A: According to the PBC model used by the Australian Department of Defence, PBC is defined as an outcomes-oriented contracting method that ties a range of monetary and non-monetary CONSEQUENCES to the contractors based on their accomplishment of measurable and achievable PERFORMANCE requirements.

Whereby, PERFORMANCE constitutes of:

  • One or more outcomes that if delivered reflects overall contract success;
  • Each outcome is measured by one or more performance measures;
  • Each performance measure includes:
    • What levels of performance are considered unsatisfactory, satisfactory and superior; and
    • Who measures and when.

and CONSEQUENCES constitutes of:

  • Monetary:
    • payment.
    • incentives.
    • pain share / gain share.
    • Liquidated Damages (LDs).
  • Non-Monetary:
    • additional contracts terms.
    • remediation plans.
    • stop payment.
    • contract termination.

A: A highly successful PBC should be FAIR to both parties where:

  • the Contracting Agency (Government) receives assured consistent performance of the Contractor, and as measured by the Key Performance Indicators (KPIs), Strategic Performance Measures (SPMs) and System Health Indicators (SHIs) in a Value for Money manner; and
  • the Contractor receives appropriate monetary and non-monetary rewards commensurate with their commercial risk.

A: The current Government maintenance contracts related to the through life support of assets (inclusive of moveable and non-moveable assets) are mostly transactional of prescriptive-based whereby payment to the contractor is determined based on “process” i.e. man hours and materials consumed to perform the work when it is required (reactive approach).  The conventional contracting approach has not been able to achieve the desired performance level set by various Government agencies due to unreliability usage of assets and does not drive the right behavior in aligning with the Government’s outcomes in terms of better performance and cost optimization.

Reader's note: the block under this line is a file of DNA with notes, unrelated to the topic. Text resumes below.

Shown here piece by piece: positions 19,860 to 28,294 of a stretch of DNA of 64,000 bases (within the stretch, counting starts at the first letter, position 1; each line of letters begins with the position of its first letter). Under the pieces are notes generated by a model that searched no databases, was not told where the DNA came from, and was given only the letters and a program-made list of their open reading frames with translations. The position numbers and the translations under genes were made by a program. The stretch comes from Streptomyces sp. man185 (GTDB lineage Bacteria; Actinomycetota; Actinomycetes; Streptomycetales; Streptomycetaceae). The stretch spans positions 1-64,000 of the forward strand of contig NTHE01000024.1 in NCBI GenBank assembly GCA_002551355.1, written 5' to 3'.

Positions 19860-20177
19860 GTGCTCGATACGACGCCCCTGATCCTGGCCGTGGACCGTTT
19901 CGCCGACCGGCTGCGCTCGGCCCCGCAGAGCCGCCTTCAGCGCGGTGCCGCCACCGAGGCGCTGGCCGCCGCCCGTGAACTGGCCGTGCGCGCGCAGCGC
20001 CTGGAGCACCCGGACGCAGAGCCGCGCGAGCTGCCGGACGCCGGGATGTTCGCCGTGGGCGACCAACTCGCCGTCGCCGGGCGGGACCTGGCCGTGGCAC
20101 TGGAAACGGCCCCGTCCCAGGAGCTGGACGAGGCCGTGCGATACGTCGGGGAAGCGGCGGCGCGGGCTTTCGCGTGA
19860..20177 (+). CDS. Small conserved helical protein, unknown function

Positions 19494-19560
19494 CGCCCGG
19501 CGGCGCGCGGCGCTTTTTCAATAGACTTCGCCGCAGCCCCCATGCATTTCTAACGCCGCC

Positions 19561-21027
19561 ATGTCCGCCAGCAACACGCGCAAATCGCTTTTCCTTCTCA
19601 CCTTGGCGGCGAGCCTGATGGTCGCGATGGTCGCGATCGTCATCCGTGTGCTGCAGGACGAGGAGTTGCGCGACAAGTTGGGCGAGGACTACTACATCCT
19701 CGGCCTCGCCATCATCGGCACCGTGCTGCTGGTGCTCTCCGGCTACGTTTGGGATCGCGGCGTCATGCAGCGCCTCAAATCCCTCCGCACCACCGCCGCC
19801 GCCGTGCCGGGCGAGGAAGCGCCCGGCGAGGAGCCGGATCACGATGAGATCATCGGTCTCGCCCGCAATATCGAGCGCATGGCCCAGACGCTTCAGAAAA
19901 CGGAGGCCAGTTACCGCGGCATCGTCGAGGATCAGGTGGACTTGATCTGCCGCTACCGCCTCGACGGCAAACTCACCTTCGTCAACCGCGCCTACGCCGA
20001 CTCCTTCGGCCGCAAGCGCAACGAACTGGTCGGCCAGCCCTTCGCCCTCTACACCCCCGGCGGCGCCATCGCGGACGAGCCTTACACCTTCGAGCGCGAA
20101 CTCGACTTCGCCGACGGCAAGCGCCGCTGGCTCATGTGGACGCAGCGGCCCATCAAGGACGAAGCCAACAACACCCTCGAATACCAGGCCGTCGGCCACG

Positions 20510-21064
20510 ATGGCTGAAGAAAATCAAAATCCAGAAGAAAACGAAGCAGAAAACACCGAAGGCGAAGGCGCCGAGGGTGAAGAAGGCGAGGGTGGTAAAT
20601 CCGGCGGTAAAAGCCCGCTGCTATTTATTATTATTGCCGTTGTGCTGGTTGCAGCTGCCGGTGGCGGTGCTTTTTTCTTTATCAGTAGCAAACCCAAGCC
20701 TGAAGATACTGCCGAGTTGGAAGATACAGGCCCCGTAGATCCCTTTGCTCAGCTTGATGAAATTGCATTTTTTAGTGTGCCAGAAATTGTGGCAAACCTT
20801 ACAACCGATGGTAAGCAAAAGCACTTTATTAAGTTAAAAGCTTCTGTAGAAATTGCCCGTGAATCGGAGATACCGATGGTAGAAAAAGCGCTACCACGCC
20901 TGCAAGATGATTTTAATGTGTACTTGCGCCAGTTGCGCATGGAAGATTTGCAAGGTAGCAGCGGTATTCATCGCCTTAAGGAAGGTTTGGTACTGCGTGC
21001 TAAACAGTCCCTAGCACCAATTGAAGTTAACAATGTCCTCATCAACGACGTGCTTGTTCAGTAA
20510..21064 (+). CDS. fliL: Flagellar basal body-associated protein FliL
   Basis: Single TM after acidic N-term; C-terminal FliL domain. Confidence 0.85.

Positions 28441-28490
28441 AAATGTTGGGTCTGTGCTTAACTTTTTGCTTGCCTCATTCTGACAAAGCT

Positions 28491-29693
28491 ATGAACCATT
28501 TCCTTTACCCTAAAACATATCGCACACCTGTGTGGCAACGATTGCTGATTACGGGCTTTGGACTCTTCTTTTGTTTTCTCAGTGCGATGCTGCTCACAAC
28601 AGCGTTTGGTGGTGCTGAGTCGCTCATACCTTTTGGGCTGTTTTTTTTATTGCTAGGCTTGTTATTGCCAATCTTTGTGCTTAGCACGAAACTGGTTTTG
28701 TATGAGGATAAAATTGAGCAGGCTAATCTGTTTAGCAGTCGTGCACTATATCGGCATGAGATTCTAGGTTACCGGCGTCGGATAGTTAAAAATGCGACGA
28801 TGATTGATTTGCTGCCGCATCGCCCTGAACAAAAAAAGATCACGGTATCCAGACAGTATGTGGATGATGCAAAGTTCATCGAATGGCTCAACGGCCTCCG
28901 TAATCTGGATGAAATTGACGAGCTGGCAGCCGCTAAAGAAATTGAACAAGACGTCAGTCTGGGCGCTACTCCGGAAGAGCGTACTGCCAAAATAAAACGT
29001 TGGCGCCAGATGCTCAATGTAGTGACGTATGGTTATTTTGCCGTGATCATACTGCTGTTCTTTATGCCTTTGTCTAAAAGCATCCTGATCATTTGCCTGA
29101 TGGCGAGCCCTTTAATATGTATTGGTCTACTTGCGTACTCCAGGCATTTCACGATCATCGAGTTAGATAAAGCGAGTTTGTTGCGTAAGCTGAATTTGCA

A: A PBC is about buying the level of Performance required by the Government to deliver the capability it requires at the right time, to the right configuration and at a fair price to ensure successful completion of each task/mission. To do this PBCs:

  • are centered on the outcome of the work to be performed;
  • pay for results (outcome), not just efforts (man hours and spares); and
  • payment can be modify based on contractor’s achieved performance.

There are 5 main characteristics of a PBC:

  • Requirements are focused on the contractual outcomes and not how the work is performed;
  • Set of indicators are tied to the outcome;
  • Achievable performance standard for each indicator;
  • Defined process to collect, analyse and report data for the selected indicator; and
  • Range of monetary and non-monetary consequences, either rewards or sanctions for the contractor, based on achieved performance.

Most importantly, a PBC can be used to shape the right behaviour of the contractor and potential to promote long term partnership between Government and contractors through reward and incentive such as extension of contract tenure.

A: Based on the experience in other nations, successful PBCs have proven its benefit in improved performance by assuring consistent Availability and Operational Capability of complex Government’s asset or system and realising better Value for Money to the Government than conventional contracts by delivering: